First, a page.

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    The biggest crisis spot is a 38-cm-wide crevice close to the T-junction, known as Sam Yaek Junction.

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    The biggest crisis spot is a 38-cm-wide crevice close to the T-junction, known as Sam Yaek Junction.

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    "The hole is really small, I have to take off my air tank to crawl through it," a 25-year-old Thai Navy Seal told Reuters before the rescue attempt. "As I do, I feel the edges of the hole on both my back and chest."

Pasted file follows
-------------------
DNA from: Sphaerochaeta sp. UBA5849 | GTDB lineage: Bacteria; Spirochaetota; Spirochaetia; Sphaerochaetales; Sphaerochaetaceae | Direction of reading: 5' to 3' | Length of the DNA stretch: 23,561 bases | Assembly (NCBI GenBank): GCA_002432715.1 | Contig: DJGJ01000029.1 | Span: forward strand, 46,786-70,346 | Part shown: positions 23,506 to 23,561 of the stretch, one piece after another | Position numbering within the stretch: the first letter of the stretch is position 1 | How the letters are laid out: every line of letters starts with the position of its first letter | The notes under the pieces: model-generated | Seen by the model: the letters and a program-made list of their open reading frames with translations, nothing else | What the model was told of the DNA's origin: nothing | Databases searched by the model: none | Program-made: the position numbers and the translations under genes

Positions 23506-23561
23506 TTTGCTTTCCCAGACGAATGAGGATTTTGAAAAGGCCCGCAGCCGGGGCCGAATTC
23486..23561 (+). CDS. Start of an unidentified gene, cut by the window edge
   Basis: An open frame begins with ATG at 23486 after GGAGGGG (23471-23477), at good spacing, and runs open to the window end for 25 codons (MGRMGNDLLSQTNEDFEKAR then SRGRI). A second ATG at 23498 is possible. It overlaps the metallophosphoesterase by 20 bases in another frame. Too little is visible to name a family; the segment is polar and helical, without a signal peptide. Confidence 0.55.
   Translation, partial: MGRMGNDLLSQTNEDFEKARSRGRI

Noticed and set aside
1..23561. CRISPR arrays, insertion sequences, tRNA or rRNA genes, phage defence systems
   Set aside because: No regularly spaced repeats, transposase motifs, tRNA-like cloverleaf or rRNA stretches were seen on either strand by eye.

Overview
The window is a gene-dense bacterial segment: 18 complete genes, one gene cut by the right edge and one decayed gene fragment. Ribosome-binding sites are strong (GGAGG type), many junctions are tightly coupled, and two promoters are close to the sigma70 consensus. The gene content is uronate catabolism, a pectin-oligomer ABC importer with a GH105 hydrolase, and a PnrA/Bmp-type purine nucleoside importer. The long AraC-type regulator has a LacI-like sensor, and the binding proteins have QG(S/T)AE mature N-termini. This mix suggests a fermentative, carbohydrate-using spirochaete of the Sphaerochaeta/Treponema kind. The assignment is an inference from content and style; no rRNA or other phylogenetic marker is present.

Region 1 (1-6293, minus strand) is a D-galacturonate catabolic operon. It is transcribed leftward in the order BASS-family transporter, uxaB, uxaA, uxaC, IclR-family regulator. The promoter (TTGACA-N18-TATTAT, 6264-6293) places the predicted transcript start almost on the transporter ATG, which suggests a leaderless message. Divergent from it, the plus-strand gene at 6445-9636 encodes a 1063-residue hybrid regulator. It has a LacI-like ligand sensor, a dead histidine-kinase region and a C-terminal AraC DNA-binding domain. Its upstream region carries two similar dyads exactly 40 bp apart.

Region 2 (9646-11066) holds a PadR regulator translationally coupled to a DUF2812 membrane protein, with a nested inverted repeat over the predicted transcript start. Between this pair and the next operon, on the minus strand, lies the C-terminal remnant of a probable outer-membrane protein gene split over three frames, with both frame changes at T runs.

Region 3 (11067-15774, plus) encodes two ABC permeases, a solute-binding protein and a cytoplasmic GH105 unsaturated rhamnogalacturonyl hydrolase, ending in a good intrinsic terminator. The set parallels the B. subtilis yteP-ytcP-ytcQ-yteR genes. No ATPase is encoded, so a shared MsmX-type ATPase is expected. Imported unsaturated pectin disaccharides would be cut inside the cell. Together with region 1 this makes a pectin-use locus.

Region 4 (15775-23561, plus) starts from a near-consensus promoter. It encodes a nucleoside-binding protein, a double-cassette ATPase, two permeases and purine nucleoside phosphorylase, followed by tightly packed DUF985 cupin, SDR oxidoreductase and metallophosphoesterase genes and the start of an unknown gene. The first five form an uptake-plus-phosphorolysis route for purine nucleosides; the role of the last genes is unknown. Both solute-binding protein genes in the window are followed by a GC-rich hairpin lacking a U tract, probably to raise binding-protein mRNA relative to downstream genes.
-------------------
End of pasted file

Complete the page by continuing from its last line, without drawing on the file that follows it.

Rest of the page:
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    Rescue divers will have to remove their scuba tanks and roll them along while guiding the boys through. After that though, the tunnels widen, the waters subside, and walking is even possible.

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    There are several 'choke points' in the complex cave network. After the dreaded T-junction, the rest of the journey is expected to be relatively safe as they will have reached a forward operating base inside the cave.

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    Ambulances wait at the mouth of the cave to whisk the boys away to hospital when they emerge.

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    Divers resuming the rescue mission on Monday (July 9).

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    Police and military personnel use umbrellas to cover around a stretcher near a helicopter and an ambulance at a military airport in Chiang Rai on July 9, 2018.